Salmon and Sea Trout

Salmon fisheries in Scotland are managed by a system of 41 District Salmon Fishery Boards, which were first established in the 1860s for the preservation of salmon fisheries. The Boards are river catchment based and regulate both rod and line and netting industries within their region.

Fishery Boards can appoint Water Bailiffs who have extensive powers of search seizure and arrest in relation to salmon fishery offences. The District Fishery Board Bailiffs are the main deterrent against salmon poaching and are increasingly well trained and equipped with modern surveillance and communications technology.

Whilst the Boards have statutory powers and duties, they are privately funded by levying a tax on any owner of salmon fishing rights within their region. In recent years the role of the District Salmon Fishery Boards has evolved significantly, many now employ a full time biologist or are associated with a local Fishery Trust. The Boards are linked by an Association of Salmon Fishery Boards, based in Edinburgh which plays an important co-ordinating and lobbying role.

Many Boards are also members of the Scottish Fishery Coordination Centre. This is a fishery research organisation formed by a partnership between Fishery Boards, Fishery Trusts and the Scottish Governments Fishery Research Services. The Scottish Fishery Coordination Centre has developed standardised methods for collecting and storing river habitat survey and juvenile electrofishing data. There is also a training and certification system to guarantee the quality of data gathered. These types of survey gather baseline data on the quality and quantity of freshwater habitat available and the extent to which it is used by juvenile fish. Fishery data gathered through the SFCC membership can be analysed locally or nationally using Geographical Information System technology. The SFCC has also recently developed a framework for the production of Fishery Management Plans, which can be used to translate research into more effective management.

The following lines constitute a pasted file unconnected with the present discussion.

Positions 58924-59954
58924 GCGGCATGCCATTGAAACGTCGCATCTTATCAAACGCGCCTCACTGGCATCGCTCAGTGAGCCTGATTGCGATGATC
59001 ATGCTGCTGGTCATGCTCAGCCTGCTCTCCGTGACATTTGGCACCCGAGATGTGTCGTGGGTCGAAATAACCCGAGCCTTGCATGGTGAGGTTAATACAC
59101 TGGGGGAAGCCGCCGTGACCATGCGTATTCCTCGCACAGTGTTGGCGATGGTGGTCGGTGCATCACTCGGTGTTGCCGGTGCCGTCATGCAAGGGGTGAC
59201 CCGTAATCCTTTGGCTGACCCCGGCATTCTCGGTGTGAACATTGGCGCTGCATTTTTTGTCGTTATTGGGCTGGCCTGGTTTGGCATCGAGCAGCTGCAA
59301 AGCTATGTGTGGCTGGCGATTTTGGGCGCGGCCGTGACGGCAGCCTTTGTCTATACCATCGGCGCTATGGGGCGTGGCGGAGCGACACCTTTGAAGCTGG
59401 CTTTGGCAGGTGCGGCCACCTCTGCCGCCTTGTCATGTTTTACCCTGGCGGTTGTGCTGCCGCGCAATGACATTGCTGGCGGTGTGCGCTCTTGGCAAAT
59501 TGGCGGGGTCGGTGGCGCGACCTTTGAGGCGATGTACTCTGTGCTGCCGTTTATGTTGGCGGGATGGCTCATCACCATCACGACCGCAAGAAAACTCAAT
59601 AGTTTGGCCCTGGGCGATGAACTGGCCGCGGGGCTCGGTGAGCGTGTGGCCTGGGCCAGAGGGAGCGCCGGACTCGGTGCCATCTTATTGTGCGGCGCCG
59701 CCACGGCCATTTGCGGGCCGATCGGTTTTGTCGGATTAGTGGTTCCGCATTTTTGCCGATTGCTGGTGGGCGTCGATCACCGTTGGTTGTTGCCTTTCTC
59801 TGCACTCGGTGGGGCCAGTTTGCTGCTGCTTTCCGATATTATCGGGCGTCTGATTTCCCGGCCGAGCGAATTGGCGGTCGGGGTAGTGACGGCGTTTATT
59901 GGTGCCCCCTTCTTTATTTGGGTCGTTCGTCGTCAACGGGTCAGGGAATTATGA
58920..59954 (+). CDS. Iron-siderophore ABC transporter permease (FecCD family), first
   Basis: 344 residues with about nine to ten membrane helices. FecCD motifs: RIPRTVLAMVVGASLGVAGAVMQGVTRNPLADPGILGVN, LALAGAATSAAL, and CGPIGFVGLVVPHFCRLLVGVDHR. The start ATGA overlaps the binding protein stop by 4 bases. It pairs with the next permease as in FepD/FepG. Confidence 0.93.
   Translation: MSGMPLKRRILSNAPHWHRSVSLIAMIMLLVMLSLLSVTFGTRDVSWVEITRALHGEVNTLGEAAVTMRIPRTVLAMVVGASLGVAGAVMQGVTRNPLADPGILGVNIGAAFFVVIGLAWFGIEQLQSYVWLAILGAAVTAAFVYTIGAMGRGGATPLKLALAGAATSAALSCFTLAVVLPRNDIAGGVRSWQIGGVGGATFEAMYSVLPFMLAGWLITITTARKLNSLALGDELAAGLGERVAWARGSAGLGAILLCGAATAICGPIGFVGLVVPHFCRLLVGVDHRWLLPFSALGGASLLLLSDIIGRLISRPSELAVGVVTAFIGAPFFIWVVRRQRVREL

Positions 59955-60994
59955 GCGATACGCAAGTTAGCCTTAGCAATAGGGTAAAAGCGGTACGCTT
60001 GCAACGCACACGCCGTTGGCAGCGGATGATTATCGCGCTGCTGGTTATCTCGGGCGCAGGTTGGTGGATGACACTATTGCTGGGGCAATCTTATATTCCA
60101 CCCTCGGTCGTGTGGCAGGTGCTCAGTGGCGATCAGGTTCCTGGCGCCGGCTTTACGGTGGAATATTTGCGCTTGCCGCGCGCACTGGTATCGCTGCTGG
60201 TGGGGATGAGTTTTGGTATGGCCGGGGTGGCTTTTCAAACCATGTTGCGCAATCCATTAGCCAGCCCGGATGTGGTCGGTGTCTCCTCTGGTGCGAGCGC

By developing partnerships with government agencies, Fishery Trusts and universities many Boards are actively involved in research programmes that assist in the understanding and improved management of wild salmon stocks. Some Boards and Trusts have developed education programmes to assist schoolchildren and community groups to appreciate the value and vulnerability of Scotland’s wild salmon.

The following links will provide more information on salmon and sea trout fishing in the Moray Firth:

Scottish Government - Salmon and Freshwater Fisheries Information

Spey Fishery Board
The Spey Fishery Board is the Statutory Body responsible for the conservation, protection and enhancement of Atlantic Salmon and Sea Trout stocks and their fisheries throughout this, as well as for 20 miles of coastline for which their responsibility extends 3 nautical miles out to sea.

The Moray Firth Sea Trout Project
A three year collaborative project combining the efforts of District Salmon Fisheries Boards, Fisheries Trusts and Angling Associations around the Moray Firth to address the decline in sea trout stocks. The management area extends from the River Deveron in the East right round to the Kyle system in the North and takes in all rivers and coastal streams round the coast.

Kyle of Sutherland District Salmon Fisheries Board
Covers the catchment area for Rivers Evelix, Carron, Oykel, Cassley and Shin.

Ness and Beauly Fisheries Trust
(N&BFT) is an environmental charity established in 2006 to secure the preservation, protection, development and improvement of both the Rivers Beauly and Ness and the native fish stocks within their catchments.

Findhorn District Salmon Fishery Board
For the protection, enhancement and conservation of stocks of Salmon and Sea Trout for the mainstem of the Findhorn but also the tributaries. These include: Moy and the Dorback. The Coastal area extends from Burghhead to Midway between the Findhorn and Nairn.